But it is worth pausing to note that in a roleplaying game, you cannot activate a mechanical procedure without first making a fictional interpretation. Even something simple like an attack roll requires you first to recognise that someone has attacked someone else in the game’s fiction. You have to interpret the fiction to do that. “I hit him with my sword”, cool, make an attack roll. “Did I mention my sword is made out of marshmallow”, oh, uh… I guess not then. So, as I’ll discuss in a moment, clearly rules are important, they matter, but they only function as filtered through the human and fictional medium: your brain and the brains of the other people at the table and the stuff they’re trying to imagine together. (Maybe we’ll get back to that later.)

The key thing about procedures is that they are fixed. Once you’ve decided that it’s time to make an attack roll, you must roll a d20, and if it equals or exceeds the target’s AC, you must roll damage and subtract it from the target’s hit points. If the target’s hit points reach zero, they die.

Seems pretty hard-edged, and with examples like that we can all clearly see that the rules are going to matter. If the rules say that short swords do d6 damage, and a normal human has d8 hit points, we can see that humans will typically last a lot longer than if short swords do 2d6 damage and a normal human has d4 hit points, or if we skip damage rolls altogether and just say that a successful hit roll kills the target.

All this is deciding is how quickly we go from “roll initiative” to “everyone is dead”, but it will make a huge impact on the play experience. Would you want to start a fight if one successful hit roll will kill you? That will feel a lot differently than if you and your buddies each get 50 HP while your opponents get about 10. And that’s without even getting into whether the game includes rules for fighting in the first place.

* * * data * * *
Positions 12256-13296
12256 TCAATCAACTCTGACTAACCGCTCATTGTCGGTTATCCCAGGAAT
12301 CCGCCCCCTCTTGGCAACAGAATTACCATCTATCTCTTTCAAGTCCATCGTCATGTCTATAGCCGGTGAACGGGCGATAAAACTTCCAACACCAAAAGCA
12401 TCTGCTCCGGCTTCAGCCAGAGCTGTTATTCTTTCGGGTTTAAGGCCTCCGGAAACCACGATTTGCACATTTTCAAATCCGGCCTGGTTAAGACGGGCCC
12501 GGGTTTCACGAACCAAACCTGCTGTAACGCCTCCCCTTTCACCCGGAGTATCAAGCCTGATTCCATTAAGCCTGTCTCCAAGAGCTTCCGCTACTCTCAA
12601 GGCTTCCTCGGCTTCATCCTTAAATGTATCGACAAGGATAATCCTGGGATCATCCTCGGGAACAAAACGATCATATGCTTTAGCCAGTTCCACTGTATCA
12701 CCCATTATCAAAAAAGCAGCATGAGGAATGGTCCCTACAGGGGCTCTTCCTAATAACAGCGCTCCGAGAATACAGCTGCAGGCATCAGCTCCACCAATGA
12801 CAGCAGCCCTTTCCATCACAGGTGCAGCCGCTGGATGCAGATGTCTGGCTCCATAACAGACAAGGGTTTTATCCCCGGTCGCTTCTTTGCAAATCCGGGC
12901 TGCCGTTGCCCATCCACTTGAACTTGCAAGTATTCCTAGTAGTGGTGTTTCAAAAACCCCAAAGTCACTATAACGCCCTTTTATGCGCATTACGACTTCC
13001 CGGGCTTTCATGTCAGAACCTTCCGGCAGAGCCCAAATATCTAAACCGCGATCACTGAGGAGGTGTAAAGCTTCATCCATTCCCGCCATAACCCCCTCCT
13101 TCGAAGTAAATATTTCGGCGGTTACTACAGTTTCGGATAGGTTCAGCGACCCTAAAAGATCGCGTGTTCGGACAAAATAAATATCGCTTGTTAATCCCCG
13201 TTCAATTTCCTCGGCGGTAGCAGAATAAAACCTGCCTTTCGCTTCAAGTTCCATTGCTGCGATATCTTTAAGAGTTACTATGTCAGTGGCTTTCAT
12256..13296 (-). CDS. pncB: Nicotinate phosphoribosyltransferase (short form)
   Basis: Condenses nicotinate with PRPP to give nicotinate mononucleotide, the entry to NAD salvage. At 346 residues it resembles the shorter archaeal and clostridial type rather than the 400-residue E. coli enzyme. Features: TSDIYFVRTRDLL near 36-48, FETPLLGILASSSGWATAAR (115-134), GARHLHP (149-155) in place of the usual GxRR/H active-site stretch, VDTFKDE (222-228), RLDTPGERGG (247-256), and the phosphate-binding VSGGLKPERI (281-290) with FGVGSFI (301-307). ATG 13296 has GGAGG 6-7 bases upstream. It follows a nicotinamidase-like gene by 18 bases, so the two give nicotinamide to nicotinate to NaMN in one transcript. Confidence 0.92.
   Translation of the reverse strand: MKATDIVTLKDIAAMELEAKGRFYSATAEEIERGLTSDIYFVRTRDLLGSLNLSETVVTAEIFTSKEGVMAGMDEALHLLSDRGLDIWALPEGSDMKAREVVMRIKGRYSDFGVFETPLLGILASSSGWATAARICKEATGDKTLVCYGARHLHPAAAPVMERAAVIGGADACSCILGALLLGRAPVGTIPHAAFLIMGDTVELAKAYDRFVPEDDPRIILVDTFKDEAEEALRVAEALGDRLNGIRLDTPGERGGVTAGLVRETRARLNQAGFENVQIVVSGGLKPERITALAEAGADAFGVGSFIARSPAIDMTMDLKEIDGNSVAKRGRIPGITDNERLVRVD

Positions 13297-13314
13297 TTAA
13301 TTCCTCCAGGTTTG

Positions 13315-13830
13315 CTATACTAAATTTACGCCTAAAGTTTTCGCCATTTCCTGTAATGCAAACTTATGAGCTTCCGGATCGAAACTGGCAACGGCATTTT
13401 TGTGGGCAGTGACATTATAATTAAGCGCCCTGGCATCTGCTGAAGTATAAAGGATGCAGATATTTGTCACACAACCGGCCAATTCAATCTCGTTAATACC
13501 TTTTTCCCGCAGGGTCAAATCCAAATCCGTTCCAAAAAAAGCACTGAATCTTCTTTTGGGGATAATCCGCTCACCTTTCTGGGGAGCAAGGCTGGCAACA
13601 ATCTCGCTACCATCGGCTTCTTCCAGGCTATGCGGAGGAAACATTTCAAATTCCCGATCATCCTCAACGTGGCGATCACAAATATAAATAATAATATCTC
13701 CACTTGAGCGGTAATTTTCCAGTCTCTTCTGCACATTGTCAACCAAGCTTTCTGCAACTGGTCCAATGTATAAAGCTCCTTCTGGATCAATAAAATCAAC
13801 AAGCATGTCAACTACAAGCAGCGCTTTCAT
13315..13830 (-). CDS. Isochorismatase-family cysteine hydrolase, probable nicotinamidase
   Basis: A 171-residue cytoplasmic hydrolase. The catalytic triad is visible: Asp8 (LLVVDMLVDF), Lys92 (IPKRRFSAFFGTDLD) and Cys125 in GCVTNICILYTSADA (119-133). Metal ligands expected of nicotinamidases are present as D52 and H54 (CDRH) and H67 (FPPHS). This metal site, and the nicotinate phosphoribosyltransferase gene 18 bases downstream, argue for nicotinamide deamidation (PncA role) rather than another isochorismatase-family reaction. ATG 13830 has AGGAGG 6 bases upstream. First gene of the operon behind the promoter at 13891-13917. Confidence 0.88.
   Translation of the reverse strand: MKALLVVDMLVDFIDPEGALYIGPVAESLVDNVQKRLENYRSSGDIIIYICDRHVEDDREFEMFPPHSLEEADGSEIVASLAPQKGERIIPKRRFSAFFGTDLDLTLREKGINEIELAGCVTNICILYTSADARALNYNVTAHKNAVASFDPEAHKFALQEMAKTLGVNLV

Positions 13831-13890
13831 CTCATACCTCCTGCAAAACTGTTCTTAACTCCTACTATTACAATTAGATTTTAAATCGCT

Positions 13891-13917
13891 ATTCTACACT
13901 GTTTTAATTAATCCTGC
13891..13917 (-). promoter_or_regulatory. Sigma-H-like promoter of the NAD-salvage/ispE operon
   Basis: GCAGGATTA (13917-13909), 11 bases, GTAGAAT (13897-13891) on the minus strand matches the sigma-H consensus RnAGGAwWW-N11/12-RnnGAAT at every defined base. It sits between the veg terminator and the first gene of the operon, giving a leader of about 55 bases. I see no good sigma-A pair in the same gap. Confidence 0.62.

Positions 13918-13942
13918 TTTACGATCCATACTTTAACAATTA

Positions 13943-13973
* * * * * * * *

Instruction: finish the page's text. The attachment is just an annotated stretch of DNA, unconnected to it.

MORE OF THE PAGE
So one way in which the rules matter is that they compel you to change the fiction, and they compel you to do it in particular ways. If your game rules say that one successful hit roll = death, you’re compelled to play a game where fighting is really dangerous, and so we either won’t have very much of it, or we’ll have a lot of people dying. If your game rules say that player characters have tons of hit points but NPCs don’t, we’re compelled to play a game where fighting is pretty safe for PCs, which is very different.

Compelled? Well, yes. If you use the rules as written. We’ll be coming back to house rules, play culture and all sorts of ways in which you can ignore the rules. But enough to say here: obviously if you ignore the rules then they don’t matter. Rules only compel you if you let them. Still, something isn’t really a rule at all if you don’t obey it, right? As long as you’re following the procedures to the letter, they really fucking matter.

One other way in which the procedures of play matter is that they generally cover only specific types of thing, not everything you could possibly do. D&D Basic*, the ancient and revered forefather of the biggest fish in the roleplaying sea, didn’t have any skill system. If you wanted to, I dunno, deceive a guard, there weren’t any rules for that. You could houserule it, you could make something up on the fly (and we’ll get to the ways in which a game can actively encourage you to do that, or not). But it wasn’t in the book, and that meant that deception was only a part of play if the group decided to make it part of play. Unlike stabbing things with swords, which was explicitly and formally coded into the game.

Now obviously many people put deception into their D&D Basic game. This may have been an inevitable consequence of the narrowness of the rules in that game, the massive gaps it left, and the incentives of play: obviously someone was going to want to lie to a guard at some point. Obviously someone would need to come up with a way to do that. And so a thousand house rules were spawned, and eventually D&D 5e. But meanwhile, there wasn’t any fixed way to handle deception, and very probably many games didn’t have it in at all. And practically nobody ran D&D without fighting in it. Because, amongst other reasons, that’s what the rules were focused on: fighting, not lying.